The advantages of aluminium are seen to optimal effect in the design of this impressive villa: sleek lineation, subtle contrast of materials and slim detailing, enhancing the transparency.
Architects must deal with the wishes of the client and the requirements and regulations. But within those restrictions, Suurland has realised an impressive and surprising contemporary architecture in the top segment.
The villa, built in white stucco with contrasting anthracite-coloured wooden façade elements of the so-called Free Willy profile, integrates into the tree-lined surroundings in a particularly well-balanced manner. It is easy to see that Suurland has a background as an interior designer. “I design from the inside out. Because of the large building volume there was a risk that the residents would live somewhat isolated from each other. That is why the living room and the kitchen are situated in one central area, so there is natural contact between the family members. There are also multiple views of the outdoors which creates constant interaction with the surroundings.”
The contemporary villa promises more than is apparent at first glance because there is a colossal sports hall among other things underground. This was necessary because the municipality imposed restrictions on the building height and building area. The house is equipped with all kinds of sustainable energy solutions (such as the eight 80-metre-deep wells for geothermal heat and the application of solar collectors on the highest roof). Here too, the architect's interior experience comes to the fore. “Gratings are not visible anywhere in the house. The exhaust ducts and ventilation facilities have been concealed for aesthetic reasons. This is good for sleek detailing.”
The sleek detailing is also reflected in the choice of materials, with Suurland explicitly taking the house's transparency into account. The villa is fitted with aluminium façades which have extremely slim profiles. Suurland: “That is a great advantage of malleable aluminium. I also opted for aluminium in various other locations. For example, the parapet of the entrance to the garage, the roof edge, the chimney cladding, the parapet on the roof terraces and the entrance gate are all fitted with aluminium wall copings. A conscious choice. A concrete finish turns green, wood requires a lot of maintenance in contrast to low-maintenance aluminium, and aluminium allows for very sleek detailing. Moreover, the white and black powder-coated aluminium matches the white stucco perfectly. I also chose movable aluminium slats for the louvre roof in the overhang on the south side of the house. The same goes for the various façade doors and the window frames located deep in the reveal. Aluminium weather cornices were used here too.”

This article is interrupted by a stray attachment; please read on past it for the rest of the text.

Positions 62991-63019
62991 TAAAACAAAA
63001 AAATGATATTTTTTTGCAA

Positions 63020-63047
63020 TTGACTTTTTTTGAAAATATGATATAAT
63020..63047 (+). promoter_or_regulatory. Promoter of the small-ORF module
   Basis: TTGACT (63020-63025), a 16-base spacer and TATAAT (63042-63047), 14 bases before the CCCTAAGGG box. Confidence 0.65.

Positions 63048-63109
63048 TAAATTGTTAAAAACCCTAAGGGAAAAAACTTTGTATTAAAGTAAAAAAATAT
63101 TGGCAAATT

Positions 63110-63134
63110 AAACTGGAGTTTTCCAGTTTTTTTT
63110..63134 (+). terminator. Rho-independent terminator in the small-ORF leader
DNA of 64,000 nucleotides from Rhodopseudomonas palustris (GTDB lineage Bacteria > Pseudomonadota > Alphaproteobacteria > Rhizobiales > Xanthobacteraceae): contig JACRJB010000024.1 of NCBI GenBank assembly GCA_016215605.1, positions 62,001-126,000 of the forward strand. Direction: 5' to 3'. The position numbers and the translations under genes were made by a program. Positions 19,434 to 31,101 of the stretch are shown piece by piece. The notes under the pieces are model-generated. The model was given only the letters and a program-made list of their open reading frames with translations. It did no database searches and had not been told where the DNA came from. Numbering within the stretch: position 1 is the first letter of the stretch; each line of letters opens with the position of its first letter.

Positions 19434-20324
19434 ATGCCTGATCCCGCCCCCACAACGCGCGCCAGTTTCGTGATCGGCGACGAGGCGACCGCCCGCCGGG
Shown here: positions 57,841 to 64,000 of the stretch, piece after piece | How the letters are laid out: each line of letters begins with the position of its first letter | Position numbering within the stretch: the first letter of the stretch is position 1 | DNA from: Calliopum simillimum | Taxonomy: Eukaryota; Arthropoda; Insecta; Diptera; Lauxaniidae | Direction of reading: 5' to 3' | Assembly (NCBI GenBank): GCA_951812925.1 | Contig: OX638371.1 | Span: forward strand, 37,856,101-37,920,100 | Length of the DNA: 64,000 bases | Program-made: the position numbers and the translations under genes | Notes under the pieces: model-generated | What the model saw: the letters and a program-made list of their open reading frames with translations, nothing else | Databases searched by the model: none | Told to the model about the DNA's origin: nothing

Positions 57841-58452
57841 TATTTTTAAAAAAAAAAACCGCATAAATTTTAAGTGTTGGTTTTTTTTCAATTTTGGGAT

Much attention was paid to the garden around the villa, which has several attractive terraces, paved with large-format ash-grey Mosa tiles and adorned with beautiful plane trees. From the villa there is a direct view of a little square with a pool house equipped with a pizza oven. “It exudes the atmosphere of a French village square, but in a contemporary way, which is in keeping with the overall design,” says Suurland. “I chose the same materials for the pool house as for the villa: stucco, wooden Free Willy profiles and aluminium detailing.” The naturalness is not only expressed in the choice of materials. Naturalness in the sense of logical balance and in the interplay with the environment are characteristic of the overall signature of this villa.